Gebrselassie & me

September 29, 2008 § 5 Comments

Only twice as fast as me.

Only twice as fast as me.

I usually don’t write about personal matters outside my professional arena, but I just have to mention this.

Yesterday I ran my first half marathon. I’ve been training for a long time, had some problems along the way, but in the end I was free of injuries and in top shape.

I finished in two hours, three minutes and fifty-eight seconds – 02:03:58.

Also yesterday, Haile Gebrselassie (photo credit), Ethiopian long distance superman, set a new world record in the marathon of two hours, three minutes and fifty-nine seconds – 02:03:59.

Which means I run (almost) exactly half as fast as a world record holder. Not bad :)

Check out SurgeXperiences 207

September 29, 2008 § 1 Comment

The 7th edition of season two of SurgeXperiences is up at Buckeye Surgeon, the blog of American general surgeon Jeffrey Parks.

SurgeXperiences is a biweekly blog carnival, collecting the best of the surgical department of the medical blogosphere. Check out season 1 here. Read this if you would like to host an edition (highly recommended! I’ve hosted three editions myself).

The next edition will be up on October 12th. No host announced yet. Submit your posts here.

SurgeXperiences ambigram created with Ambigram.Matic. Thanks to T for the tip.

FCP markers to FLV cue points

September 25, 2008 § Leave a comment

I just want to share this excellent little application, that lets you convert markers in Final Cut Pro to cue points in a Flash Video file. Saves a lot of time and makes placing cue points a much more accurate business.

The app is made by John Skidgel, and you can download it for free from his website. Read this post on how to use it. It’s an AIR app, so you’ll need to download Adobe AIR (also free) to make it work.


September 25, 2008 § 3 Comments

Alexis Carrel

Alexis Carrel

The history of surgery is the history of great ideas and inventions. Ideas so outrageous, no one had dared to imagine them, before someone did. Like using a piece of intestine to replace a cancerous oesophagus. Inventions so ingenious in their simplicity, the rest of the surgical world must have gone “why didn’t I think of that”, when they were introduced.

One of the most brilliant inventions is, in my opinion, the triangulation method for suturing blood vessels. « Read the rest of this entry »

How did it come to this?

September 20, 2008 § 7 Comments

This is the story of how I ended up working as a medical photographer. It’s not a very long, but quite winding road, that turned out to come almost full circle. « Read the rest of this entry »

Cancer Vixen online

September 17, 2008 § 1 Comment

I just discovered that “Cancer Vixen”, an autobiographical comic book by Marisa Acocella Marchetto is available in its entirety online. « Read the rest of this entry »

Filming transvaginal surgery

September 16, 2008 § Leave a comment

Vesicovaginal fistula

Vesicovaginal fistula

I recently got a question via the contact form concerning the recording of a transvaginal procedure. As this may be interesting to others I post the question and my answer here. If you got any further advise or ideas for solutions to this difficult problem, please don’t hesitate to comment.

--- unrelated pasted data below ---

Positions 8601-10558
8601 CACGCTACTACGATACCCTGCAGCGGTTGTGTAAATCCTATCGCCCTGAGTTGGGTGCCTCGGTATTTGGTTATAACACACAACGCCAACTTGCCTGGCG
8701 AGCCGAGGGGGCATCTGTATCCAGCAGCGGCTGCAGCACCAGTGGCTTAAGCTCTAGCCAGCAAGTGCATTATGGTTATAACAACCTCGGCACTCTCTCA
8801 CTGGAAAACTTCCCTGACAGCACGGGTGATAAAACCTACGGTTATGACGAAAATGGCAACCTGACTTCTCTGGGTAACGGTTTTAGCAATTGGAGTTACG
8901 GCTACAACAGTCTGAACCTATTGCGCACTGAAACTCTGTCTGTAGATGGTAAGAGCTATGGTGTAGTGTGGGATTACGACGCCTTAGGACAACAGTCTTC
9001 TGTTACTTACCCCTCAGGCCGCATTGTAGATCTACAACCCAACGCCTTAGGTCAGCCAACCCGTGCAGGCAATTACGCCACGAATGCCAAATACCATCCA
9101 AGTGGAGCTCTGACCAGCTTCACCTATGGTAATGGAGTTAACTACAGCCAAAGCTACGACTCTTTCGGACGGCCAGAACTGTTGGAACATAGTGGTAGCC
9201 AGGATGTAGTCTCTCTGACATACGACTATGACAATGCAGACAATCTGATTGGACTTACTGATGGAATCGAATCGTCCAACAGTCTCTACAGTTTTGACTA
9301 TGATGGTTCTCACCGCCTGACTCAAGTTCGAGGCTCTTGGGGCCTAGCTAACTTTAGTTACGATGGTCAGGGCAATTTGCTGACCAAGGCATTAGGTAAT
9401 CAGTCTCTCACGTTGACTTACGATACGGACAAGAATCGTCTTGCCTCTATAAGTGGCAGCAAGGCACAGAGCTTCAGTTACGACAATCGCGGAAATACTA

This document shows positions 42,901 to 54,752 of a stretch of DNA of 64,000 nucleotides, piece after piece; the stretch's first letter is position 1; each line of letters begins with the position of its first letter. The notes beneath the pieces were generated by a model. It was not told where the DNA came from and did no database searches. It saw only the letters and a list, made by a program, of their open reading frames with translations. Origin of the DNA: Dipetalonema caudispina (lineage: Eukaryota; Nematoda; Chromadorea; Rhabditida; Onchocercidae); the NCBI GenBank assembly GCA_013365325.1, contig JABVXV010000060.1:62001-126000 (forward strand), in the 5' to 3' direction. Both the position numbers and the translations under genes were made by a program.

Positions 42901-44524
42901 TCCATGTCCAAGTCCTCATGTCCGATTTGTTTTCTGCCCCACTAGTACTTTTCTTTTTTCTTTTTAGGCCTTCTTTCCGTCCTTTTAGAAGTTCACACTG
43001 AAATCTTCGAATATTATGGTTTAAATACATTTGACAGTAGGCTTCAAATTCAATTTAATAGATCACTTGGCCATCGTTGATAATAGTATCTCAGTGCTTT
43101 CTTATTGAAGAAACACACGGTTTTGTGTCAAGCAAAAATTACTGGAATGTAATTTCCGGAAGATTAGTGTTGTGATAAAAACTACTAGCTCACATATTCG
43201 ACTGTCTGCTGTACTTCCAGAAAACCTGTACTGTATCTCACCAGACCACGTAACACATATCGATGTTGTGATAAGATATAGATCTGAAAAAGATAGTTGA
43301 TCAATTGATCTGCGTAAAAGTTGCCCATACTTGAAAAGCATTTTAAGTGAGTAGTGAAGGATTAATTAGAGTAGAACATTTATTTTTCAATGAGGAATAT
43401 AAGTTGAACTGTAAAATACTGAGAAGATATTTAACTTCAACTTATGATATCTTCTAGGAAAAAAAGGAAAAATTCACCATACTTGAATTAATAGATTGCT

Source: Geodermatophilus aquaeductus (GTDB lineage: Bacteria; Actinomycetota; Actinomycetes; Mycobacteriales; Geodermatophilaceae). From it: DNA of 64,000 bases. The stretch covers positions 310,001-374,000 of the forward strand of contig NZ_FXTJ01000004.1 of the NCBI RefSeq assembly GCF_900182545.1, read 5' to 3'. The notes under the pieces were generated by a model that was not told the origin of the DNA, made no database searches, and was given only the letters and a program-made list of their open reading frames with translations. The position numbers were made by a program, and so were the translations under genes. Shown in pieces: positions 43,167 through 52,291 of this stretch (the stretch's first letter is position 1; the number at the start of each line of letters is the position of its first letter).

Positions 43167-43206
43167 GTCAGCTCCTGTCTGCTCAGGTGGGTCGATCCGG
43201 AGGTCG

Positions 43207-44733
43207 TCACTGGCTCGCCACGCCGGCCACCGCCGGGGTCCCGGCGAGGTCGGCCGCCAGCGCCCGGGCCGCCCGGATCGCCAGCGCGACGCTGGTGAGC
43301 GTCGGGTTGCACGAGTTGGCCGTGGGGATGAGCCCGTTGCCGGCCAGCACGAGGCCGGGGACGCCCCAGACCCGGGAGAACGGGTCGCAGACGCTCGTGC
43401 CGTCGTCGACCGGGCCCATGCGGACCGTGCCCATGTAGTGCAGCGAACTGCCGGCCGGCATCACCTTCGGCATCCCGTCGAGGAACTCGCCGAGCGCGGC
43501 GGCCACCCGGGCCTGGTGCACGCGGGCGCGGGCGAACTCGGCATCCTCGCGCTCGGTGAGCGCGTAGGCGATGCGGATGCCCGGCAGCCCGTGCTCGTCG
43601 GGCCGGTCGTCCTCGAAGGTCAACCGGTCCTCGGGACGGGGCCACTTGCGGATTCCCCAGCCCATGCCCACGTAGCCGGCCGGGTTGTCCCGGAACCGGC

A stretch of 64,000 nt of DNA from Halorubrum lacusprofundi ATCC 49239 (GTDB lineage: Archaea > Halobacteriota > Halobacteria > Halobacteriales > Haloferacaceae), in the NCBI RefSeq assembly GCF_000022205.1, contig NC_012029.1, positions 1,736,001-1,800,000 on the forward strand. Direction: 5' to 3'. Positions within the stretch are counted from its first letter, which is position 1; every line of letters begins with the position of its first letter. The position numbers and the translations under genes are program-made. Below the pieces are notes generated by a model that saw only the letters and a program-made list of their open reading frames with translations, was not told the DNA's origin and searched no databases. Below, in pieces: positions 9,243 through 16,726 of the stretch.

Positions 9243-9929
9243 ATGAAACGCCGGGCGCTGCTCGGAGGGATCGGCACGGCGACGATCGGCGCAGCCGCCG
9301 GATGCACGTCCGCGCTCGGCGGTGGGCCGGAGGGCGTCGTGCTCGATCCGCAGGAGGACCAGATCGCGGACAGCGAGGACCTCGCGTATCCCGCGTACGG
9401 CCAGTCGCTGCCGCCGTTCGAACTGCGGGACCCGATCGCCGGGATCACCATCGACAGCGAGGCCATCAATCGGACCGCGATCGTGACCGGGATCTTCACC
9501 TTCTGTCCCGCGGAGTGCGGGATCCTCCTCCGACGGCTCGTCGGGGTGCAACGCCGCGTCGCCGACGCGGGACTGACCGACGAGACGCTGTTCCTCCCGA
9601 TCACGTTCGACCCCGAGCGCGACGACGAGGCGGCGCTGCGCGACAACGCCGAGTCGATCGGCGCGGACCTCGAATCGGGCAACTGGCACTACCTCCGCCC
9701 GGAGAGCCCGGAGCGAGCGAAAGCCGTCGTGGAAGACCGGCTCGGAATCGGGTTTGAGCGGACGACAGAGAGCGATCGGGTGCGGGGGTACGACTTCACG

« Read the rest of this entry »

SurgeXperiences 206

September 14, 2008 § 12 Comments



Welcome to the 6th edition of season 2 of SurgeXperiences, the one and only surgical blog carnival. It’s my third time hosting this, and it’s been a very interesting each time. I initially came up with the theme “visuals” for this edition. But as the submissions started to flood my inbox, I soon abandoned it. So although I provide you with some visuals, the blogging this time is too diverse to box in.

The images in this edition are all microscopic photos of stained histologic sections and cytologic smears of different types of cancer. In all its horror, even cancer can at some level be beautiful. This edition of SurgeXperiences presents posts on both the beauty and horrors of the surgical world.
« Read the rest of this entry »

Project Facade

September 8, 2008 § 1 Comment

Sculpture of William Spreckley.

I recently read about the reconstructive surgery performed by Harold Gillies at the Queen’s Hospital in Sidcup, UK, during World War I. A true pioneer, Gillies is credited with establishing the discipline of plastic surgery. He developed the pedicle tube flap technique and was the first to attempt an (unsuccesful) partial face transplant.

Reconstructive war surgery is usually associated with very graphic photos, not suited for everyone. But the British artist Paddy Hartley came up with an absolutely brilliant way to represent the work of Gillies. « Read the rest of this entry »


September 5, 2008 § 3 Comments

I had a deeply disturbing sensation this week. It was my first operation after the summer vacation, a splenectomy for lymphoma. Very nice to be back in the OR. Maybe a little too nice. « Read the rest of this entry »

Where Am I?

You are currently viewing the archives for September, 2008 at The Sterile Eye.